It may sound like DeYoung is opposed to seeking God’s guidance in the details. That would be inaccurate. Even when our character has grown in Christ-likeness we can still make mistakes. Again, we need wisdom as part of that character but we also need openness to the promptings of the Holy Spirit. Maybe DeYoung avoids talking about Spirit-led promptings but I’ve learned from Charismatic-Pentecostal sources to welcome regular encounters with God the Spirit. Even John Wesley, the great Methodist pioneer, believed that a Christian could make mistakes, even if her motives were totally pure.
The real shocker is this: DeYoung is a Calvinist! I’m amazed that a card-carrying Reformed (i.e. in a tradition influenced by the Protestant Reformer, John Calvin) pastor refuses to endorse the popular “specific plan for your life” line. In pop-level Christianity, that line of thinking is often used to draw people to Jesus. Again, I agree with DeYoung – ditch that pitch, but it surprises me to hear it from a Calvinist.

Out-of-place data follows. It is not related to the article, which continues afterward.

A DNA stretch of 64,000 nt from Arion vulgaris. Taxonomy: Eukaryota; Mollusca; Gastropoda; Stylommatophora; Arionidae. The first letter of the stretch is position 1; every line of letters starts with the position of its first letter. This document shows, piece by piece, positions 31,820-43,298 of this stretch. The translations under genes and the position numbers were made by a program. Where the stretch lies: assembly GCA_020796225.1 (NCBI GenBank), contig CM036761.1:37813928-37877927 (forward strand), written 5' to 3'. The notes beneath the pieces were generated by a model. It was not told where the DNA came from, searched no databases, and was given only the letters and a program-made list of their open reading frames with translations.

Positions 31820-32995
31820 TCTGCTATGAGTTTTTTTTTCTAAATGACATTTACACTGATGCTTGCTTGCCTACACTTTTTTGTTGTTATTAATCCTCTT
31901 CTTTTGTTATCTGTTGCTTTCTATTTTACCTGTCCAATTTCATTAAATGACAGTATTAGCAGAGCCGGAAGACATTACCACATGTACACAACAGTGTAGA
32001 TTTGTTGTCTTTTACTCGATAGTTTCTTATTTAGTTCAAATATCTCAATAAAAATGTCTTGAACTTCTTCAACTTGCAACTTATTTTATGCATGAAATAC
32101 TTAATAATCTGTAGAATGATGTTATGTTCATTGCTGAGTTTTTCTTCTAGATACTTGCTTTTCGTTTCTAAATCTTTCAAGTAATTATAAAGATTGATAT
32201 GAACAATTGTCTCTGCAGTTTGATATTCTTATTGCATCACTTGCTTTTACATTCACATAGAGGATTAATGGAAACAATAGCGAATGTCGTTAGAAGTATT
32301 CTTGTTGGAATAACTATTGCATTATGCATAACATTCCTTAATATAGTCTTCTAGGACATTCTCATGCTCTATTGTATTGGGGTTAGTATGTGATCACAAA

We must run in different circles, DeYoung and I. DeYoung has met many Christians who claim they can’t take that crucial next step in life – marriage, job, vocation – because they must discover exactly what God’s will for that decision. If only all churches were paralyzed because they’re so deeply concerned about God’s will! No, my gut tells me we have far more sinister reasons for avoiding the mission of God and life with God in general: apathy, laziness, unbelief. In other words, sin.